can no longer see the unsigned data, which may cause every kind of
interoperability problems. Further, the signed contents do not have to
form a DOM tree of its own; they e.g. may have several root nodes.
Finally, this approach requires signature validation and application
logic to reside on the very same system in order to run the identity
test. This is not a viable approach for every scenario (e.g. consider
the common case of a WS-Security gateway at a company's network border
and a set of separate application servers within the network.).
> In XML Signature 2.0, we have separated the Selection and Canonicalization, to deal with these kinds of wrapping attacks. XML Signature 2.0 libraries should be able to evaluate the Selection part only and return the exact list of "things" that are included in the Signature.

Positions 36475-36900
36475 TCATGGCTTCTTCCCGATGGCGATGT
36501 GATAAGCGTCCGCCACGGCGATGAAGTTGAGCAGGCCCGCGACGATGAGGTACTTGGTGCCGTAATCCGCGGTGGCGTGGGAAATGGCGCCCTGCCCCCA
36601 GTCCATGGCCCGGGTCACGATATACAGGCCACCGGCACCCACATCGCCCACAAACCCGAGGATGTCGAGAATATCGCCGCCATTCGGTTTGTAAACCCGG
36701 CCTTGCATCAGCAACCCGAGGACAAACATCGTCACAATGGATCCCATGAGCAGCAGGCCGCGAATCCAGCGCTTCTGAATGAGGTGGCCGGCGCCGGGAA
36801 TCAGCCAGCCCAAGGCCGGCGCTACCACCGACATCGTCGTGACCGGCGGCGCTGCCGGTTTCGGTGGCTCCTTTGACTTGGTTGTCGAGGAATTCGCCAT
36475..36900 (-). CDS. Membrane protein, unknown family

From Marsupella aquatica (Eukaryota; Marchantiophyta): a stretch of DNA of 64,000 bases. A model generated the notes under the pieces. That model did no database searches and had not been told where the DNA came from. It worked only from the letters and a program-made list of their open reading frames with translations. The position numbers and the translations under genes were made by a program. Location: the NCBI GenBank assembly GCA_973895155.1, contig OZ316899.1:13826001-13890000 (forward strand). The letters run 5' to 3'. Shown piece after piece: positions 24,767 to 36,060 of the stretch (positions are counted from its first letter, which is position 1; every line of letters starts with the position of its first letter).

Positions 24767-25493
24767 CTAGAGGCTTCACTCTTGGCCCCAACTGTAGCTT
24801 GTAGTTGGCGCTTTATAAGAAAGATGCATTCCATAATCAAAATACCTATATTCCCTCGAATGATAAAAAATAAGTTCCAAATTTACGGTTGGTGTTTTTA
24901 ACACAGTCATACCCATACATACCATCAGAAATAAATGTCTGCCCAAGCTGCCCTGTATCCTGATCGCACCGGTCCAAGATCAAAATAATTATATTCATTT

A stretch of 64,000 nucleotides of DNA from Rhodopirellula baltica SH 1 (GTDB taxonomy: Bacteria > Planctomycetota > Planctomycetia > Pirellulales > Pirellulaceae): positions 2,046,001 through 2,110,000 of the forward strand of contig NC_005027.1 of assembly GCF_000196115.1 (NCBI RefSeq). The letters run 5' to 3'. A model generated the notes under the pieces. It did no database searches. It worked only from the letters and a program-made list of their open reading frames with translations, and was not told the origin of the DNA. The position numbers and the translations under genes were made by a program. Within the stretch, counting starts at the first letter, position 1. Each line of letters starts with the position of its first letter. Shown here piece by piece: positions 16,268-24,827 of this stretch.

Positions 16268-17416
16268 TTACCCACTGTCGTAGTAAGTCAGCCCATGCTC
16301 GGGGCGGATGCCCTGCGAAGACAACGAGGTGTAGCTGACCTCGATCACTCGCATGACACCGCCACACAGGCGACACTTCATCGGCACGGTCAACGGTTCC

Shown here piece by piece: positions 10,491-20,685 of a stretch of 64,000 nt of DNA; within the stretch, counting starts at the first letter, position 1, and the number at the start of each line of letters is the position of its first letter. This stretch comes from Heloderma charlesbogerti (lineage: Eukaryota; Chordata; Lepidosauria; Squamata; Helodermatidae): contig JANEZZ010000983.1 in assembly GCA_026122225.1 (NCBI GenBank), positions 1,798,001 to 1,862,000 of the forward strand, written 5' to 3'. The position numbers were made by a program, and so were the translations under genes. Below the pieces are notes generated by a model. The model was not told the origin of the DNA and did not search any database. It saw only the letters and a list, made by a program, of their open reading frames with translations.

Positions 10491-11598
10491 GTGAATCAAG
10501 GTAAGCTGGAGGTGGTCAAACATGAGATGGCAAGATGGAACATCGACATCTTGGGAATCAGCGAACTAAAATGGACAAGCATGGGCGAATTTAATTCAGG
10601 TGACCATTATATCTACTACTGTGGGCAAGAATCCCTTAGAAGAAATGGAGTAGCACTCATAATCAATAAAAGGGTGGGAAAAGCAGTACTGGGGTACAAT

I actually yet didn't investigate 2.0 for this, but I'd assume the issue
not to be solved that easily. For the scenario described above, any kind
of signature validation must adapt to the application logic or vice
versa in order to eliminate the threat. I'm not sure this can be done by
changing the selection in XML Signature only. But maybe I'm wrong....
> Canonicalization 2.0 defines a namespace prefix rewriting option with sequential prefixes. This is very similar to the "Prefix Free Canonicalization" proposed in this paper.
Definitely makes sense to me. After all, having the namespace prefixes
covered by the signature actually is some kind of violation of the idea
of prefixes. As far as I understood that concept, the prefixes don't
have to be unique, and may even be substituted within any processing
instant if two prefixes happen to cause a collision. The only requiredly
unique setting is the namespace uri and local name. Thus, if the